What is the worst thing you can say about a person? High up on my list would be that someone has no personality. Who wants to spend time with someone so boring? I’d rather hang out with a jerk. At least then it would be interesting. The same reasoning applies to brands.

Not all brands have a personality, or at least a strong, distinctive personality. But the brands that do have a significant advantage in terms of standing out, communicating an on-brand message and supporting customer relationships. Personality is an important dimension of brand equity because, like human personality, it is both differentiating and enduring.

1. A brand personality can enhance self-expression benefits

People express themselves in part by the brands that they buy, especially when the brand is socially visible. For some, using a MacBook expresses a non-corporate, creative self, based in part on the perception that Apple-as-a-person is unpretentious and irreverent, and somewhat quirky in a good way.

Using Betty Crocker products and recipes expresses the home/mother/nurturing side of some of its users because Betty Crocker-as-a-person is a mother figure, a traditional, small-town, all-American person who cares about cooking and about her family. Wearing Nike shoes, clothing and accessories represents an active lifestyle personality for many, since Nike-as-a-person is exciting, spirited, cool, innovative, and into health and fitness.

2. A brand personality can provide the basis for a relationship

A brand personality can help lead to brand loyalty. For example, consider the following relationship metaphors:

  • A weekend companion: Pepsi might be better than Coke if perceived as a fun, energetic, social person.
  • A well-liked and respected family member: A warm, sentimental, family oriented, traditional personality like that of Hallmark, Kodak and even Coke can stay with you while growing up.
  • A teacher, minister or business leader: Brands like IBM or the Wall Street Journal can represent accomplished, talented, and competent people you trust.
  • An outdoor adventurer: REI, Nike or The North Face can represent your most athletic, rugged and outdoorsy friends.

3. A brand personality can represent a functional benefit

A brand personality can also represent functional benefits and brand attributes. It can be easier to create a personality that implies a functional benefit than to convincingly communicate that a functional benefit exists. Further, it is harder to attack a personality than a functional benefit. Consider:

Harley-Davidson as a rugged, macho, America-loving, freedom-seeking person who is willing to break out from confining society norms of dress and behavior. This suggests that the Harley motorcycle is powerful and has substance.

Hallmark as a sincere, sentimental, warm, genuine, wholesome, person, both competent and imaginative. This says so much about Hallmark’s offerings.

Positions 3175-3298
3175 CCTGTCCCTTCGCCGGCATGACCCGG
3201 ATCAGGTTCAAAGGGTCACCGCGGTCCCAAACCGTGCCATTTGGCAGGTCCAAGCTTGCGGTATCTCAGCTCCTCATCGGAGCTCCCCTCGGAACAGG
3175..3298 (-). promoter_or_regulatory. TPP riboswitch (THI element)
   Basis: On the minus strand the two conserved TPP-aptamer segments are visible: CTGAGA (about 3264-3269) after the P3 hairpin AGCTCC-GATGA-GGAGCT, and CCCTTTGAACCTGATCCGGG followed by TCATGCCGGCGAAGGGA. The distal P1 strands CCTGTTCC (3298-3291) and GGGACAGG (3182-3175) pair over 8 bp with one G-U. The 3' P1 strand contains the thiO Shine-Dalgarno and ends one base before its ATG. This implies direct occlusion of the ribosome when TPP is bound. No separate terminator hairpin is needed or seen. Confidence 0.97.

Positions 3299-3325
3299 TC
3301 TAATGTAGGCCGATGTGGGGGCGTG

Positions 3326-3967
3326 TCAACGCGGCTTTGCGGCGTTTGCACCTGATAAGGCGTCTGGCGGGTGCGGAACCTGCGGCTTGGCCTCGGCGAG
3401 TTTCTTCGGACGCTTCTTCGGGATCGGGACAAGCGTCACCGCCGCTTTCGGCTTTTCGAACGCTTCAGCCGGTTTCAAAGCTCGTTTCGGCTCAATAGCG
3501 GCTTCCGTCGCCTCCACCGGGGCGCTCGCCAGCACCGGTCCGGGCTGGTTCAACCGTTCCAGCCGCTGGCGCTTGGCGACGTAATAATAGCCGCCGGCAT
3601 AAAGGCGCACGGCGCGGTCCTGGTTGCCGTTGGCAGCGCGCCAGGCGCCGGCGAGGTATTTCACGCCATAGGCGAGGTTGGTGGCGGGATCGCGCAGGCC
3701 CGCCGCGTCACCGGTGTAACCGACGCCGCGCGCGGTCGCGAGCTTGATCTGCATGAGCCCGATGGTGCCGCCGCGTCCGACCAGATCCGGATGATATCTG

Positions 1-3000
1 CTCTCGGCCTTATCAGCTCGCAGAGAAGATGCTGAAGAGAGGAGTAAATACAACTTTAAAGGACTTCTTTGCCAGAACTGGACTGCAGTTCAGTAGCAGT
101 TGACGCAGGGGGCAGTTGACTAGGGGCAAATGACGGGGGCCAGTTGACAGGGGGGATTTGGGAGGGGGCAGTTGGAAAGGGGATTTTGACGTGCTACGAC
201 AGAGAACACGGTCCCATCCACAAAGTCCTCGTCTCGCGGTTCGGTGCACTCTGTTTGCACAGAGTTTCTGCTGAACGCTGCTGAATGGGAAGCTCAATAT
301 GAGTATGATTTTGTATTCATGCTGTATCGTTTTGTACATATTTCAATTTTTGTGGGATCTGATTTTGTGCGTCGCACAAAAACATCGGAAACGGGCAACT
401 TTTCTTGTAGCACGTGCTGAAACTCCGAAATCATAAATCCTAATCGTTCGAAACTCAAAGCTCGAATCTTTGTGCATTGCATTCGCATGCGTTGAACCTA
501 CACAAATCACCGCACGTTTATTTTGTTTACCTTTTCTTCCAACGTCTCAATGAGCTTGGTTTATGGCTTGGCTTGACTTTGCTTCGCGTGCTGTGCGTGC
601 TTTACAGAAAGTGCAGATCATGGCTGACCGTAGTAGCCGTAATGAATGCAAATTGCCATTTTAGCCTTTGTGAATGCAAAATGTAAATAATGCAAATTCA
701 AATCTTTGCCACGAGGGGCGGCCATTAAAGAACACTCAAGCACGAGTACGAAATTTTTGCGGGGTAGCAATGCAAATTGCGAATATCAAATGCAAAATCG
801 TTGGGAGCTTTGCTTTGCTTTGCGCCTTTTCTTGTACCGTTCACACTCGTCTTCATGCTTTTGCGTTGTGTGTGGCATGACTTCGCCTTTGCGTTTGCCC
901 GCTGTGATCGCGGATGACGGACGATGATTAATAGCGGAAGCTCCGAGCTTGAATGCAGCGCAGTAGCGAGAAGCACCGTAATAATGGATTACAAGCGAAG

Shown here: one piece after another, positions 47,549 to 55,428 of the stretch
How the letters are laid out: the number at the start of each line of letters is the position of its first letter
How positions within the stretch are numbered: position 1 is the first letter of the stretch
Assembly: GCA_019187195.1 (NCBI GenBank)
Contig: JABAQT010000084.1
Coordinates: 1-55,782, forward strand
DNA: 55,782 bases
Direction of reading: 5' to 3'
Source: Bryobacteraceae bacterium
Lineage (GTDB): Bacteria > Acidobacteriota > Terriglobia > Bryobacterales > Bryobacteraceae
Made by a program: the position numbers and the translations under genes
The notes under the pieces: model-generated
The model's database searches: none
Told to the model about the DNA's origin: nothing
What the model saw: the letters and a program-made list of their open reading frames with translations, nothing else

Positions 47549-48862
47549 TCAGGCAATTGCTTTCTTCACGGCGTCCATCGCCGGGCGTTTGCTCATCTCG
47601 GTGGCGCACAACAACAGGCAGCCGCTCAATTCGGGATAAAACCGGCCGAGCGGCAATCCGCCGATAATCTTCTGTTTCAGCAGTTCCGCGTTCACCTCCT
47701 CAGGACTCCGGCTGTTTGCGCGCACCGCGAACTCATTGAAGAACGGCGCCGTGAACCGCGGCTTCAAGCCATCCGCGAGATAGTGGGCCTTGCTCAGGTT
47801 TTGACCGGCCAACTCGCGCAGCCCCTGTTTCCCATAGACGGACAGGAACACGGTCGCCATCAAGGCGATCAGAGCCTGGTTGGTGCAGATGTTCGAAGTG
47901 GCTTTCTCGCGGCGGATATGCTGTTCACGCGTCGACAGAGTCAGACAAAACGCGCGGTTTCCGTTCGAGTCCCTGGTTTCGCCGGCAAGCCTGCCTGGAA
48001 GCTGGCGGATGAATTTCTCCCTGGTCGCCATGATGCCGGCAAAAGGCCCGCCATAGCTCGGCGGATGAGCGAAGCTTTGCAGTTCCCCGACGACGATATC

Wells Fargo, as represented by the stagecoach, reflects an independent, cowboy who delivers reliably. Although competitors may actually deliver superior reliability and safety of assets, because of the stagecoach, Wells Fargo can win the perception battle.

The Energizer rabbit is an energetic, upbeat, indefatigable personality who never runs out of energy—just as the battery runs longer than others.

4. A brand personality can guide brand building programs

As a practical matter, decisions need to be made about brand communications packages including advertising, physical packaging, promotions, events, customer touchpoints, digital programs and more. If the brand is specified only in terms of attribute associations, little guidance is provided.

To say that TaylorMade golf equipment is of high quality with an innovative design doesn’t give much direction to the communications team. However, to say that TaylorMade-as-a-person is a demanding professional who expects the best from his or her equipment conveys much more. A brand personality statement provides depth and texture, making it more feasible to keep the communication effort on-strategy.

5. A brand personality can help understand the customer

The brand personality metaphor can also help a manager gain an in-depth understanding of consumer perceptions of the brand. Instead of asking about attribute perceptions, which can be both boring and intrusive, asking people to describe a brand personality is often involving and can result in more accurate and richer insights into feelings and relationships.

The arrogant and powerful personality ascribed to Microsoft, for example, provides a deeper understanding about the nature of the relationship between Microsoft and its customers.

6. A brand personality can provide energy

A strong brand personality such as those surrounding Mercedes, Muji, or American Express can provide energy by adding interest and involvement; it effectively amplifies brand perception and experiences. All airlines seem similar until you consider the energy created by the personality profiles of brands like Singapore, Southwest, and Virgin.

A brand personality can provide a vehicle to express a person’s self, represent relationships, communicate attributes, guide brand–building, understand the customer and contribute energy. It can also provide a sustainable point of differentiation – it’s almost impossible to copy a personality.